Dr. Eng. Andrew Naimanye, Executive Director of Uganda Road Fund has been elected Vice president of the African Road Maintenance Funds Association (ARMFA) for the period 2023 to 2025.
This was during the 20th Annual General Assembly held on 5th April in Maputo, Mozambique. The general assembly was opened by H.E. Filipe Nyusi, President of Mozambique.
ARMFA with its permanent headquarters in Nairobi, is the governing body of the Road Funds in 36 countries in Sub Saharan Africa (SSA); overseeing the financing of the maintenance and rehabilitation of about 3million Kilometres of roads in SSA.
He has handed over his East Africa role to the Executive Director of Kenya Road Fund; Mr. Rashid Muhammad.
Dr. Naimanye is a UK Chartered Engineer and Fellow of the Institution of Civil Engineers; and holds a Ph.D. in Transport Economics, Masters’ Degree in Transport Planning, and a Bachelor’s Degree in Civil Engineering; all obtained from the University of Leeds in the UK.
The election to the Road Funds governing body at continental level further highlights Uganda’s commitment to prioritization of road maintenance financing and will benefit the country in knowledge sharing and adoption of best practices.
URF was established by an Act of Parliament in 2008 to operate as a 2G (Second Generation) Fund with the objective of financing routine and periodic maintenance of public roads in Uganda from mainly reserved road user charges. Within the East African Region, Uganda was the last country to launch a second-generation road fund. The Fund became operational in 2010.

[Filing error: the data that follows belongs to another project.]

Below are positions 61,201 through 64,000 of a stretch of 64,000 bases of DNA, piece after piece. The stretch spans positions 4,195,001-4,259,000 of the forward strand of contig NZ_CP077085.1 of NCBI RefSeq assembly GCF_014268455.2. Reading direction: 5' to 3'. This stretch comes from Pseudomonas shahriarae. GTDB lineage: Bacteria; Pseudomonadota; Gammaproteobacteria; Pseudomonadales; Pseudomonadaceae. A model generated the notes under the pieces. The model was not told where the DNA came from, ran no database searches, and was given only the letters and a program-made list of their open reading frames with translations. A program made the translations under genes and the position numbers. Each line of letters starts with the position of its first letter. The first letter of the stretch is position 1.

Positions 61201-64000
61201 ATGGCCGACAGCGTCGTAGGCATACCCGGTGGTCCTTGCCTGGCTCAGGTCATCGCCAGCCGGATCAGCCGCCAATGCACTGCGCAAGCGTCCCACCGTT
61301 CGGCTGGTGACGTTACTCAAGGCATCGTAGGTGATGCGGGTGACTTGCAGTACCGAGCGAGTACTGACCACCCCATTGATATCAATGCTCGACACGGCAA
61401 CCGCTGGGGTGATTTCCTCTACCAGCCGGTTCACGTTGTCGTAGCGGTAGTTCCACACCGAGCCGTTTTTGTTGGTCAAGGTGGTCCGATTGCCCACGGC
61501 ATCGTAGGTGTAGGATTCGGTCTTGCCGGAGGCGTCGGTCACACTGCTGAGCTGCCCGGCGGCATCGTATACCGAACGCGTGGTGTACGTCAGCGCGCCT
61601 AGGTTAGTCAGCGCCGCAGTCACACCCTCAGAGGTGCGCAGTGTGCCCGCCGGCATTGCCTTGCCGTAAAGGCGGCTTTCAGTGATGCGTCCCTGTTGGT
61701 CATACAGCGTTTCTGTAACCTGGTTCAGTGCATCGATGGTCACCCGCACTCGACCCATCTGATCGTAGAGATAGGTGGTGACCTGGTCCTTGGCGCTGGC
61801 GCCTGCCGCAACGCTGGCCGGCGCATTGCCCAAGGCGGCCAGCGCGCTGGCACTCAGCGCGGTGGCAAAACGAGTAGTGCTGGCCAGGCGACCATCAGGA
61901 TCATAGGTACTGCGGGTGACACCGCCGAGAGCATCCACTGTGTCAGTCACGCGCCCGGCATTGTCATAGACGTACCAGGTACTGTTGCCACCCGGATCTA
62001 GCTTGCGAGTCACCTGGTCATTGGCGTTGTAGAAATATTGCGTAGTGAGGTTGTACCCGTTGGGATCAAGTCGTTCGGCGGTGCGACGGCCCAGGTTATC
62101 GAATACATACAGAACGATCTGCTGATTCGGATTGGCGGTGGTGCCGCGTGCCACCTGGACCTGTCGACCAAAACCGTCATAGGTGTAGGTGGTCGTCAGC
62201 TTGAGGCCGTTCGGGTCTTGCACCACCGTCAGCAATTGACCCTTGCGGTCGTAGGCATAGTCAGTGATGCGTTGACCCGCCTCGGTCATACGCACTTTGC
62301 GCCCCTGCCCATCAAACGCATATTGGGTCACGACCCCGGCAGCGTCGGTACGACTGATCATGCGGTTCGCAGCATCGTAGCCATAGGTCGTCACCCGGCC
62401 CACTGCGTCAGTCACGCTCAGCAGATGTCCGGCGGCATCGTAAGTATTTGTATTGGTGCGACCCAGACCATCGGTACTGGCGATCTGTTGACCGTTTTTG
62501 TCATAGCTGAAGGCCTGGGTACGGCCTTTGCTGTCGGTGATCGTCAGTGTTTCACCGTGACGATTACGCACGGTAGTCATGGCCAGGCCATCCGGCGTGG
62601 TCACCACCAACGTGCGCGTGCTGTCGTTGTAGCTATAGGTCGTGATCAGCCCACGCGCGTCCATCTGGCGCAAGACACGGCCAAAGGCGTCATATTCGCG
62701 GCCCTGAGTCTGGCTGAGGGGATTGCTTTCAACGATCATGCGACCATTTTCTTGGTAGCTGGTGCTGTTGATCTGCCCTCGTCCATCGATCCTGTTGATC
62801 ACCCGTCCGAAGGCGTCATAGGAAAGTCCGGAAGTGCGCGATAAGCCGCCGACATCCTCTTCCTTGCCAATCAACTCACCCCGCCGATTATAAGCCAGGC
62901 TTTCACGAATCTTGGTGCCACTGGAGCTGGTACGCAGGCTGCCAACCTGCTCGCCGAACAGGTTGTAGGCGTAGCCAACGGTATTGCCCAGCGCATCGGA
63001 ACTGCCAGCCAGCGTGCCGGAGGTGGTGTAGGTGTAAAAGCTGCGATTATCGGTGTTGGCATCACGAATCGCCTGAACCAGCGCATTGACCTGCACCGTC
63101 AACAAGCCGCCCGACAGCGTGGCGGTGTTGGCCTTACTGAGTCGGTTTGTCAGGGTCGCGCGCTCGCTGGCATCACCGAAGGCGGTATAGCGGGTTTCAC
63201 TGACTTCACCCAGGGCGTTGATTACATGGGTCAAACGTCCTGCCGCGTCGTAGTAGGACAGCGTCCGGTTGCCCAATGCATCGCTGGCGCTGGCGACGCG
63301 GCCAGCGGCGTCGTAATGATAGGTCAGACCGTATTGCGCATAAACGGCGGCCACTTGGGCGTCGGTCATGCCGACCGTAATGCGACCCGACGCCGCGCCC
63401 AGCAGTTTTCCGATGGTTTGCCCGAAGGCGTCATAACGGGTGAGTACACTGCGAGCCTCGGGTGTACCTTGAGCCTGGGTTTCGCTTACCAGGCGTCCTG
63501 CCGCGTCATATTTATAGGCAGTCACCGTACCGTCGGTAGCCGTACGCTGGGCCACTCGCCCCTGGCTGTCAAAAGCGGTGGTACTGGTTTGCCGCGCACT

The Fund has a duty to finance the implementation of the Annual Road Maintenance Programmes (ARMP) that are carried out by the Uganda National Roads Authority(UNRA), Kampala Capital City Authority (KCCA) and the other designated agencies responsible for District, Urban and Community Access Roads.
By aspiring to ensure a stable, adequate and timely flow of funds to agencies, the URF provides the opportunity for the implementing agencies to plan for efficiency and effective delivery of maintenance on their respective categories of roads. The anticipated gains due to such stable and predictable financing, together with effective monitoring of fund use, will bring improvements to the condition of roads; reduce road maintenance costs; encourage a vibrant local construction industry; reduce road maintenance backlog and eventually reduce total transport costs, with the consequent gains to the national economy.